It might seem only reasonable for independents to gloat, at least a little, now that one of their biggest competitors, Borders Book Group, which had 1,249 stores in 2003, has begun closing its remaining 399 stores. But the response from indies to Borders's demise has been muted by the potential impact on the overall health of the bookselling business and the readers it serves. "It's jolting news for any community when a bookstore closes," says American Booksellers Association CEO Oren Teicher, "and independent booksellers are saddened to hear that almost 11,000 Borders employees will be losing their jobs."

Teicher's official ABA response has been largely echoed by independents across the country. "It's never a good day when a bookstore closes," says Paige Garver, manager of Book Soup in West Hollywood, Calif.

"My personal feeling is, I'm sorry to see a showroom for books go away," says Steve Bercu, CEO of BookPeople in Austin, Tex. "I really believe that there's no way to replicate a physical showroom for books with anything online." As for any direct impact Borders's demise may have on his store, Bercu anticipates little or none. BookPeople has had a good summer, he says, up 3% over last year, which was the best June in the store's history.

In the short term, however, the 16-week going-out-of-business sales that began over the weekend will be painful for some nearby independents. "What troubles me," says Susan Novotny, owner of Book House of Stuyvesant Plaza in Albany and Market Block Books in Troy, N.Y., "is having them in a constant state of giving away books [at low liquidation prices]," she says. "It's been bad enough for the past 24 months to deal with the recession."

"Just because [Borders] is not directly close doesn't mean people won't go there to get bargain books instead of coming to us," observes Shelly Plumb, owner of the five-year-old Harleysville Books in Harleysville, Pa., which is 10 miles from the closest Borders. "We're sad to see people losing jobs and places closing," she adds, "but it's another reason why local shopping is so important."

Like Bercu, Jennifer Doucette, manager of Books on the Square in Providence, R.I., says she anticipates very little fallout from the closing of a nearby Borders in the Providence Place Mall. "Our store is really blessed," she says. "We're in a great neighborhood with lots of families walking around." With business ticking upward, Doucette says she has just renewed the store's lease for another five years.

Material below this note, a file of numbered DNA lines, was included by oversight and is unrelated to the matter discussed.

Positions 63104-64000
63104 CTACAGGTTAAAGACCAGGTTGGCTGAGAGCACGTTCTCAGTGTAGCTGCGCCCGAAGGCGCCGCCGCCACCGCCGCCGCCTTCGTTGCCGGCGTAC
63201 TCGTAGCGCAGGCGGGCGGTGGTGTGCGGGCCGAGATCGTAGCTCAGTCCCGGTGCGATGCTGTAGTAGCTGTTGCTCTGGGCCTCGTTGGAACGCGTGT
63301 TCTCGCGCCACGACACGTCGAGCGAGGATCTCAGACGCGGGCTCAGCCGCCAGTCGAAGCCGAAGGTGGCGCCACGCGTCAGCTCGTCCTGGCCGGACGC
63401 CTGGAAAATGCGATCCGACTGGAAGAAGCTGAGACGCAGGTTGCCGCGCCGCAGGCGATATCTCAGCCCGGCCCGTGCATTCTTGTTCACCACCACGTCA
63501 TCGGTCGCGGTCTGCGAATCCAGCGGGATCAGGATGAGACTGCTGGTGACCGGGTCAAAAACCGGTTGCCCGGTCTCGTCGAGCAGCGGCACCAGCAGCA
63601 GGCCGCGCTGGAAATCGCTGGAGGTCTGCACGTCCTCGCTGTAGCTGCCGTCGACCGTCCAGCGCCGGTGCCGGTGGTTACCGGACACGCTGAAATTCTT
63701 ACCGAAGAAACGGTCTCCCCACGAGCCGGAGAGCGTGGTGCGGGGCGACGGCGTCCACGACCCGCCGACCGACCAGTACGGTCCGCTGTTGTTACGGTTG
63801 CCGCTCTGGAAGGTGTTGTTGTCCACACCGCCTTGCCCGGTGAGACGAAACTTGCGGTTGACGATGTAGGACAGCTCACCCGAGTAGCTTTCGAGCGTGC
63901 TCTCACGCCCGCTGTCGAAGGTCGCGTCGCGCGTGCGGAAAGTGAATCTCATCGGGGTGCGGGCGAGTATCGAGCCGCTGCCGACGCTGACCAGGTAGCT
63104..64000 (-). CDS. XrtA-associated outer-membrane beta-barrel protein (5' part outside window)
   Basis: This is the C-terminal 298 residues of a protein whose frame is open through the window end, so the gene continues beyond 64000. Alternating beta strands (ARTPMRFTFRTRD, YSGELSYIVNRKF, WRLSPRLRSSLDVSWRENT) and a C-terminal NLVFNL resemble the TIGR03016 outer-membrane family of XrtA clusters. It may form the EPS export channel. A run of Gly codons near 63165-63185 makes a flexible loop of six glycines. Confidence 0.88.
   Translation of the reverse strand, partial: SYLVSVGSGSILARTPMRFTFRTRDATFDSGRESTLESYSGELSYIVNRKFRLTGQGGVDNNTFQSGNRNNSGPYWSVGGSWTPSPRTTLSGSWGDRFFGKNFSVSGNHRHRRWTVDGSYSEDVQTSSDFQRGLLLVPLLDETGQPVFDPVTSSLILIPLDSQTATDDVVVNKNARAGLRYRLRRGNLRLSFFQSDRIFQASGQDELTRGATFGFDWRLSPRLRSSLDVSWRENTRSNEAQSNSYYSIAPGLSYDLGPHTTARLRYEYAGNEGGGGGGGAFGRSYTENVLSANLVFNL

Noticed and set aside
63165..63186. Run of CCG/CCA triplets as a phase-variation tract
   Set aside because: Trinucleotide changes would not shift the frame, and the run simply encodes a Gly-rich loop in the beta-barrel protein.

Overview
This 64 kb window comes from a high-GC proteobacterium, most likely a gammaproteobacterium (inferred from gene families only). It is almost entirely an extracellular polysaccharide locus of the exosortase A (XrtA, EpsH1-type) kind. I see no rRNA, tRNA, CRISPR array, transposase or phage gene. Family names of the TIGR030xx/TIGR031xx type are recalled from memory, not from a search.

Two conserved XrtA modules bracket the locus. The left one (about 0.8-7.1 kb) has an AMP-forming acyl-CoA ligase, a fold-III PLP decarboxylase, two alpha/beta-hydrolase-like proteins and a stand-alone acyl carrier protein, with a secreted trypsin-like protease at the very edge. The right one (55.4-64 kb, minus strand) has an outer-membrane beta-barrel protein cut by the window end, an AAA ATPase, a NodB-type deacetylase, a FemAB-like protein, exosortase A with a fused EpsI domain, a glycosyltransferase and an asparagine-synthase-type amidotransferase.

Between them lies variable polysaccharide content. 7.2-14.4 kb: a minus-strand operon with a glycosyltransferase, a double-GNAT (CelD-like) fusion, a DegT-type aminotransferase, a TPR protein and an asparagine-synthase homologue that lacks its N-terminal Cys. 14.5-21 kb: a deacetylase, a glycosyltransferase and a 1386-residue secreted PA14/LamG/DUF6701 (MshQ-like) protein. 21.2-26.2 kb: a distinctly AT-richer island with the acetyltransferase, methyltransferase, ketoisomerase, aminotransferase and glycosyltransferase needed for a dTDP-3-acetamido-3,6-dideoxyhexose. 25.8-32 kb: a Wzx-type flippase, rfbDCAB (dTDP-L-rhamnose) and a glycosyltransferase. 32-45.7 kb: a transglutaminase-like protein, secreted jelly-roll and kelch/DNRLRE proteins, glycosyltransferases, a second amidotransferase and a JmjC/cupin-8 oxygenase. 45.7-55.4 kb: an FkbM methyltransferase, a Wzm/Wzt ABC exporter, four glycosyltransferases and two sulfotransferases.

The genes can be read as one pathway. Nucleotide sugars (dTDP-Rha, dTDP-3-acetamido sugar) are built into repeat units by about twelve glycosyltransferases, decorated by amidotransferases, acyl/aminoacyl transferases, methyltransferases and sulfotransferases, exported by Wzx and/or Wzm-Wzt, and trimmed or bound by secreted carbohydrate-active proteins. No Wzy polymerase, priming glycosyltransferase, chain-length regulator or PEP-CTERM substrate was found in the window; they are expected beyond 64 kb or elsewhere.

That "shop local" aspect is not lost on customers, says Liz Houghton, owner of Big Hat Books in Indianapolis, three miles from two Borders locations that were part of the February closings. "People seem grateful that we're still here."

With publishers' combined losses from the bankruptcy likely to surpass $200 million, some booksellers worry about a further squeeze on credit. Village Books in Bellingham, Wash., has never let a bill go unpaid, and still, the store gets calls from publisher credit departments, says co-owner Chuck Robinson. At Skylight Books in Los Angeles, general manager Kerry Slattery predicts that publishers could "put even more pressure on us to pay exactly on time."

Others are anxious that with Borders's closing, publishers will pay even more attention to online retailers. "I'm really concerned how it's going to affect publishing in general, and the power it's going to give to Amazon," says Jill Hendrix, owner of Fiction Addiction in Greenville, S.C.

But it's not just publishers putting more energy into selling via e-tailers. Roxanne Coady, owner of R.J. Julia Booksellers in Madison, Conn., says that with so many stores closing, it will take "people out of the experience" you get when you buy books in a bricks-and-mortar store. "It's why I'm more concerned about taking Just the Right Book [the online gift store she created,] to the next step."

Although it's too soon to know, some, like Steven Baum, president of Greetings and Readings in Hunt Valley, Md., predict Borders's demise will make independents stronger. "We have seen recently, with all the publicity about Borders, a stabilization in sales," he says. Certainly that's the view of the American Booksellers Association.

"ABA is not only bullish on bricks-and-mortar bookselling but we see opportunities for our current members to expand and for new stores to open," says Teicher, who notes that independents have maintained a stable market share despite an unstable economy. "We are optimistic."